After caving we hiked up to the Bird Tower, a short but difficult hike that left us with a spectacular view to see the Chiquibul forest from all angles. Therese gave us a presentation of her research up there, and by the time we descended it was dark out. We took this chance to have a night hike back to the research station, right on time for a late dinner to top off the day.
I started my day a little later today at 5:30 am (late is relative) for birdwatching, only to be greeted by two massive bug bites on my left ring finger, which have yet to go down. We didn’t see much until it was almost time for breakfast, when we saw two Scarlet Macaws nearby, which made for a nice treat. We ate at 6:30, and then got ready for our first experiment of the day. Our goal was to see if arthropod diversity and nutrient availability differed from the forest floor. This involved setting pitfall traps that included our own urine, which should be interesting when we go back for the vials tomorrow.
After that, we go to relax a bit before lunch and our second activity, where we went to leafcutter ant colonies of various sizes to dig in around the nests and see what they looked like inside. We were able to see the increase in complexity as the age of the colonies increased, as they got much bigger and had more pathways as they increased in age. Some paths in the nest were even wide enough that I could fit my whole arm in them. After returning and waiting for dinner, we saw even more macaws flying by.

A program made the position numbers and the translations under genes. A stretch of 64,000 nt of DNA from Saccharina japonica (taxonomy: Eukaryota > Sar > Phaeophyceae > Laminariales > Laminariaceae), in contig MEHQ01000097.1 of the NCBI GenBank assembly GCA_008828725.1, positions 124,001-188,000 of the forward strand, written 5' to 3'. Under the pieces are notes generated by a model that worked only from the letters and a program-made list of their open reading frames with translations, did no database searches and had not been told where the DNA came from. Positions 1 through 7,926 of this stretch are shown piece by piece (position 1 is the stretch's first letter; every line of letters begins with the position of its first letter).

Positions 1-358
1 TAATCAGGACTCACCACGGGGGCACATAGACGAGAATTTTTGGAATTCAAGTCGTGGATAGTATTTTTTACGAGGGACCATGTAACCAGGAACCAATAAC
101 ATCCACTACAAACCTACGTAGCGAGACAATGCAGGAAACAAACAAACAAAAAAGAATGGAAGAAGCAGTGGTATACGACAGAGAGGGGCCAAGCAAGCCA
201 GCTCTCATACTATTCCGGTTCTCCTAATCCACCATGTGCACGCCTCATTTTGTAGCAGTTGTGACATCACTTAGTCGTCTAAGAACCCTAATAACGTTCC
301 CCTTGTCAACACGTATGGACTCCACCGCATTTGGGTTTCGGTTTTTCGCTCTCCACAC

Unfortunately I didn’t manage to see any reptiles today. This was a disappointment, but I was beyond thrilled to have gotten the chance to see the macaws, which are incredibly beautiful and very rare. Now, I can only hope that my bites go away soon and that my finger can return to normal size.
We started our day early today for birdwatching, but the hazy morning made it difficult to spot much of anything. After a late breakfast at 7:30, we designed our first project of setting out camera traps to monitor predator and prey, hoping to spot a big cat or two when we collect the traps again in a few days.
We may have bitten off more than we can chew though; we set about half of our traps before lunch, and then went back out at 2:30 to set the rest of them. This involved going deep into the bush, though, and we did a little bit of accidental meandering that led us to return to the field station a full five hours after leaving and a bit after dark. This made for an interesting, dark, spider-filled walk back to the station. This means that we spent the high majority of today walking, something I haven’t done in a while.
We managed to see a lot of reptiles today. This morning we spotted a Norops biporcatus, a green tree anole, and a Degenhardt’s Scorpion Eater snake, also known as Stenorrhina degenhardtii. In the afternoon we spotted a Plestiodon sumichrasti, a Sumichrast’s skink, a Norops lemurinus, or canopy anole, and even a small Bothrops asper, the notorious Terciopelo snake. Upon returning to the station, another group had found a Turnip-Tailed Gecko, also known as Thecadactyla rapicauda.